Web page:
Which island in Hawaii is the best to visit? Which one, if you’re short on time, is going to give you exactly what you’re looking for?
I’ve spent time on every visitable island in Hawaii, and the only thing I know for sure is that they’re all quite different. That’s why I’m writing this post today – because the best island to visit in Hawaii will depend on what you want to see, experience, and get out of it, and I want to help you pick.
Let’s focus on the perks, and drawbacks, of each so that you can plan the ultimate Hawaiian vacay:
Big Island of Hawaii
The Big Island is so big, it can fit all of the other islands of Hawaii combined. It also has eight to ten of the world’s 14 microclimates, depending on which source you believe, offering an abundance of adventures no matter what your appetite may be. It’s also home to 4 of Hawaii’s active volcanoes. I love this island so much, I’m in the process of buying property there!
Great things about the Big Island
- It’s Wild: If you’re looking for an abundance of adventure, and an island that feels truly wild, the Big Island fits the bill in so many ways.
- Diversity: Cliff jump and swim with a bait ball at the most southern point in the US (50 states), join a beach drum circle in Puna, and see snow on the top of Mauna Kea.
- Multi-day hikes: If hiking on places that look like the moon appeal to you, there are multi-day hikes up on the volcanoes, in the national park, and along several stretches of coastline.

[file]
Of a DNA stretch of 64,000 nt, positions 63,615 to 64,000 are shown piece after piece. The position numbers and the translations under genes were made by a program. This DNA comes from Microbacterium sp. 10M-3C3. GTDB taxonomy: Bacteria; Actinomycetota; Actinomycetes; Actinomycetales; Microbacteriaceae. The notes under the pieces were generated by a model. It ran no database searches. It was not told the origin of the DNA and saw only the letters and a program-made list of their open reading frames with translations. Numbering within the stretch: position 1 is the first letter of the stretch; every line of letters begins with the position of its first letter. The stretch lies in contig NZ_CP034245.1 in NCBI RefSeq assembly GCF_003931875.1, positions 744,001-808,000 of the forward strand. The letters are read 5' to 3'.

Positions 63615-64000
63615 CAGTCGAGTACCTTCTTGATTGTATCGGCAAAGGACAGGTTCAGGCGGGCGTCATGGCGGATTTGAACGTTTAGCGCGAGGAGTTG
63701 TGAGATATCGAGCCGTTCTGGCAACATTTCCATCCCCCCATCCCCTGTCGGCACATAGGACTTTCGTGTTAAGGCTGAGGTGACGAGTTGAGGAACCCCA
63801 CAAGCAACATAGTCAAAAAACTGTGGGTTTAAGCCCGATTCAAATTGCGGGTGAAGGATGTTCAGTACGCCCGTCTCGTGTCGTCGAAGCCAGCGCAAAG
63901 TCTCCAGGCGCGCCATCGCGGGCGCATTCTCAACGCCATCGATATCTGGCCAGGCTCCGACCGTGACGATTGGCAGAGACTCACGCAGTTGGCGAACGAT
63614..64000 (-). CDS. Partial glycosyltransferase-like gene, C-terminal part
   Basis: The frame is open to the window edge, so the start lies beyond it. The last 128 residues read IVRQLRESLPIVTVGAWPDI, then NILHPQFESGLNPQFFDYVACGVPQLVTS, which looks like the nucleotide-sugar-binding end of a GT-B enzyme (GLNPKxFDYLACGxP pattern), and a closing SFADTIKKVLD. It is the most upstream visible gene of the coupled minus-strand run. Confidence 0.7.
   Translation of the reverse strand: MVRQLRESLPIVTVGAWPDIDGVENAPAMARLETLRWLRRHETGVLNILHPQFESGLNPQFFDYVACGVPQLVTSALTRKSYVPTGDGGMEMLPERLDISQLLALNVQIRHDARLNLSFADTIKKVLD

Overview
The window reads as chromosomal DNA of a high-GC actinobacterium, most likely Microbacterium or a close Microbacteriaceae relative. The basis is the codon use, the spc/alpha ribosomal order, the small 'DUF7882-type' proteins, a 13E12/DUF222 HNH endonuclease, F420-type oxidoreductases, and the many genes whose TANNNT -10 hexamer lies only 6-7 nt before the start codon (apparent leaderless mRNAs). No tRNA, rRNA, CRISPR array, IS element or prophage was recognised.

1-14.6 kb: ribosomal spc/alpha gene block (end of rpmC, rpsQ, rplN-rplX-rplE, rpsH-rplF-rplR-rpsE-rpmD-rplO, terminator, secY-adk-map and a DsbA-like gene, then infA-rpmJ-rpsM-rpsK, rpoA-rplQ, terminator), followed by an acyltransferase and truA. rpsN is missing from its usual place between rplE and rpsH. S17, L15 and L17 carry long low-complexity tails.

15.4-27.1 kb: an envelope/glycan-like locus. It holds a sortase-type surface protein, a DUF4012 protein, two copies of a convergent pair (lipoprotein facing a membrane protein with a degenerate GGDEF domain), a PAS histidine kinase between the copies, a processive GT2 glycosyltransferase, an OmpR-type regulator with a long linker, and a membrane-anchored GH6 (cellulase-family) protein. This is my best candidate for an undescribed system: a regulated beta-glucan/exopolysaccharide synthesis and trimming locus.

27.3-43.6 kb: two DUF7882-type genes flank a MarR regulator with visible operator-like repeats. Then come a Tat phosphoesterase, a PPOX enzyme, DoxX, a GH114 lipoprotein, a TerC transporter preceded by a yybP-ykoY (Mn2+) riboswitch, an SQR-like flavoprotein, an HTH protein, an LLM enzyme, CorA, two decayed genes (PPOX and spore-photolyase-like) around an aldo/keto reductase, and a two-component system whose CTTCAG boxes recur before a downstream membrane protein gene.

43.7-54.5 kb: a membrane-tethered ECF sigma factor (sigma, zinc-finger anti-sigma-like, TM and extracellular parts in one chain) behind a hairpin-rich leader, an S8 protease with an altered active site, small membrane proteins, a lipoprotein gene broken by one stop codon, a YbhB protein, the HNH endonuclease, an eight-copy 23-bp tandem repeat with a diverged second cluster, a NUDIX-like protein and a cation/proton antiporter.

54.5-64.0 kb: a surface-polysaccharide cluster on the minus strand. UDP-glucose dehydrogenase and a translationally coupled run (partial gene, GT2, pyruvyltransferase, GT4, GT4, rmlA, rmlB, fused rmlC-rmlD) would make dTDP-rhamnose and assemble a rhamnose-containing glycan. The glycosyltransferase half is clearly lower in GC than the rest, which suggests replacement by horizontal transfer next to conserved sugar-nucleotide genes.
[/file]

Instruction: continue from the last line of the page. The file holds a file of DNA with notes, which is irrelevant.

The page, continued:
- White, green, and black sand beaches: the Big Island has one of four green sand beaches in the world, along with a variety of black and white sand beaches with lots of great snorkeling and sea turtles!
- Variety: The Big Island offers so much to do, from waterfalls to dolphin watching, snorkeling, hiking, and tons of tours that you can choose from. I believe the Big Island has more to do than any other Hawaiian island. Here are 25 of my favorites.
Downsides of the Big Island:
It’s big! It can take hours to get from one side to the other, and this is not an island you can truly “see” over the span of a weekend. To me, that makes it perfect for a road trip, but not for a quick pitstop.
Oahu is the most visited of all the Hawaiian islands, welcoming about half of the 9 million or so people who travel to Hawaii each year.
Here you’ll find the state capital of Honolulu, Hawaii’s biggest city, as well as the famous Waikiki Beach. There’s a lot more to Oahu though, like famous surf breaks, the gorgeous North Shore, and lots of beautiful hiking on dramatic clifftops like Diamond Head Crater.